Postponed messages in pine are persistent too.
      * keyboard shortcuts (I know the author complains about the inconsistent overloading, but I've found them comfortable and decent especially for being implemented in a browser... maybe a "vi" background is handy after all!)
      It is nice that gmail has shortcuts. This is NOT an advantage it has over Pine, though. In Pine, EVERYTHING is a keyboard shortcut.
      * gmail keeps all of my data handy, indexed, and available for that future day someone wants to subpoena my records! (kidding)
      And they give you plenty of ads based on the content of your email! Oh boy!

      I have a gmail account. I think it is the best web-based email out there. I don't think it can yet replace desktop email & won't trust it to until I can more easily transfer all mail, addresses, and settings from and to any other email provider.
    • Re:I like gmail. (Score:5, Informative)

      by Atzanteol (99067) on Wednesday April 05, 2006 @06:26PM (#15071855) Homepage

      html/graphics and multimedia capabilities. While I haven't used PINE in a long time, last time I did, mime was almost an add-on, and a bit gnarly to use.

      You consider that a *feature*? Ugh. If mutt can't display it, then it's SPAM.

  • Journal Posting (Score:4, Interesting)

    by LiquidCoooled (634315) on Wednesday April 05, 2006 @04:08PM (#15070714) Homepage Journal
    I like it :)

    Apart from the obviously silly "An anonymous reader writes " at the start of it.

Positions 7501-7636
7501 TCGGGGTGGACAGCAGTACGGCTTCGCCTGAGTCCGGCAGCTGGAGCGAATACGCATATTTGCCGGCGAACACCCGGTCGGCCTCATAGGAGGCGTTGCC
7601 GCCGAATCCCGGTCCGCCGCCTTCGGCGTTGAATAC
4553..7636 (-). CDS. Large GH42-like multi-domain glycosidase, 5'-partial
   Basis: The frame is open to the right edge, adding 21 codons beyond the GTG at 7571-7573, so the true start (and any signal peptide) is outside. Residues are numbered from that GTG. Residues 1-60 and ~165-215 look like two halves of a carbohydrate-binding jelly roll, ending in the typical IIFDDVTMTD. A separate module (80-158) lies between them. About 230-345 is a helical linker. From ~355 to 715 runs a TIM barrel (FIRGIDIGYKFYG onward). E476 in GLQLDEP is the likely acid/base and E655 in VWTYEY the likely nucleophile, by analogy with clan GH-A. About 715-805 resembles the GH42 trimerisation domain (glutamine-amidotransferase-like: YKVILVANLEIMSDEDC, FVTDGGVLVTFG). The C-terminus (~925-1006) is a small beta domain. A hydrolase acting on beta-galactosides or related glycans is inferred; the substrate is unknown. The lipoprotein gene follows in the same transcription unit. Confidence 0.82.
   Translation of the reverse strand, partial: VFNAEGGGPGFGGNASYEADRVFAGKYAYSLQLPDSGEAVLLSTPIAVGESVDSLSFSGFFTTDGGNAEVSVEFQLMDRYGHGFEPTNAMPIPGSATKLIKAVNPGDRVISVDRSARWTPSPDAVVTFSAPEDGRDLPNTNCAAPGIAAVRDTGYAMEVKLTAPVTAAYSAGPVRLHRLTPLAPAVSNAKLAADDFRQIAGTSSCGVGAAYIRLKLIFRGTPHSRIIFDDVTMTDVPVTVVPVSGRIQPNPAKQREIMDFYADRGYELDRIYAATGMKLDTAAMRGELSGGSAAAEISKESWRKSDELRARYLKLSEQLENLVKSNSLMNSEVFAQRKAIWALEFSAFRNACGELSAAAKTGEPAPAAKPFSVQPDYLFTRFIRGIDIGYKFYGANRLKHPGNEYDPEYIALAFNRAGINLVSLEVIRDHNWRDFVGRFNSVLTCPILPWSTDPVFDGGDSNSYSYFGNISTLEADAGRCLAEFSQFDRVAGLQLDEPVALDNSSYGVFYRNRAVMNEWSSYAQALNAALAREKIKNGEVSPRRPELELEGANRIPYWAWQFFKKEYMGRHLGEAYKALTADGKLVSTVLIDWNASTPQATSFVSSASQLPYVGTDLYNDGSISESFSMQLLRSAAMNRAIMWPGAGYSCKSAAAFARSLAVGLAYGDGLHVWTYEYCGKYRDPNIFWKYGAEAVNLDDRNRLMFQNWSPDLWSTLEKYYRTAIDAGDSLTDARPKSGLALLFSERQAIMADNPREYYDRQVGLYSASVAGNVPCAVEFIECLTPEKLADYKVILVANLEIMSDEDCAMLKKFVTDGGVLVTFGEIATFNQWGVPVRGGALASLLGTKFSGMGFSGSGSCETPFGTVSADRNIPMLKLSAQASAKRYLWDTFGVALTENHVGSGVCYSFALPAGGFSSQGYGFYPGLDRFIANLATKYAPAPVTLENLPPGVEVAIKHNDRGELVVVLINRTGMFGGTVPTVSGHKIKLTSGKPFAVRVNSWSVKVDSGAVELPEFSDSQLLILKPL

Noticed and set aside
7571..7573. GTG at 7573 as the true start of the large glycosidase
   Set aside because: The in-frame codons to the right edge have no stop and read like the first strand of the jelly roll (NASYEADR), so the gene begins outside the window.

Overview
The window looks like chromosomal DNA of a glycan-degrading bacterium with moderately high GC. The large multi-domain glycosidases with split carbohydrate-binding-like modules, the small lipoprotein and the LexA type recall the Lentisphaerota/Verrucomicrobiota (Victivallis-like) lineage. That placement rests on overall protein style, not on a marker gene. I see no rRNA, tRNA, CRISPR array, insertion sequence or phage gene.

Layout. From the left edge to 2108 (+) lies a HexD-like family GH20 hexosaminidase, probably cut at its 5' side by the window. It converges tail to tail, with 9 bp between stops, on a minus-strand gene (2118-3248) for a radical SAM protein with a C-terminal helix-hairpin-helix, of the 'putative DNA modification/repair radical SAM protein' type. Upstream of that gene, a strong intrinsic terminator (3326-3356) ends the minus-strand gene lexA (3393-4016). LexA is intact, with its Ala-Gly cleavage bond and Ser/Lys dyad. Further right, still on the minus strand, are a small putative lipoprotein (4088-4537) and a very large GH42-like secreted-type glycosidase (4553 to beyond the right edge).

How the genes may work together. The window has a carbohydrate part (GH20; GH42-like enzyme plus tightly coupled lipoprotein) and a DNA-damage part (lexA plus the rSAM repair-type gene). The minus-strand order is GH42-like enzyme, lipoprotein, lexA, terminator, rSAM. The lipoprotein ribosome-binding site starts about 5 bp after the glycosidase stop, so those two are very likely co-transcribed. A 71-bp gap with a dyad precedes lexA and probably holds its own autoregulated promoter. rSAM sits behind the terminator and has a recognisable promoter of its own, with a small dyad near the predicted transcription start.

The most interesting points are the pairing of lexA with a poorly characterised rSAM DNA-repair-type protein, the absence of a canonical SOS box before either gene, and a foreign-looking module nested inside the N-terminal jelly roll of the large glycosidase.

First time I've seen Journals posted, is it a slow news day, or just trying out another new feature?
    • journal posting + no anonymous + no foes/no friends fos == vastly improved signal to noise ratio.

      This is the direction the front page should go. Hell, if taco implements this then maybe, just maybe they can regain the userbase which digg has stolen from them.
      • Ok, something I don't like about all this "digg vs slashdot" war thingy is that whilst digg readership has been increasing to match slashdots (both have increased actually), there has been no reduction in slashdot readers.
        People have been using OTHER time to read digg and not abandoning slash.
        There is no reason whatsoever for digg to replace slash, they do different jobs and if anything, digg has the fark crowd more than the slash folks.

        http://www.alexa.com/data/details/traffic_details? &compare_sites=d [alexa.com]
        • People have been using OTHER time to read digg and not abandoning slash.

          Actually, I've been using my OTHER time to, you know, work. It doesn't hurt that I'm too lazy to bookmark Digg.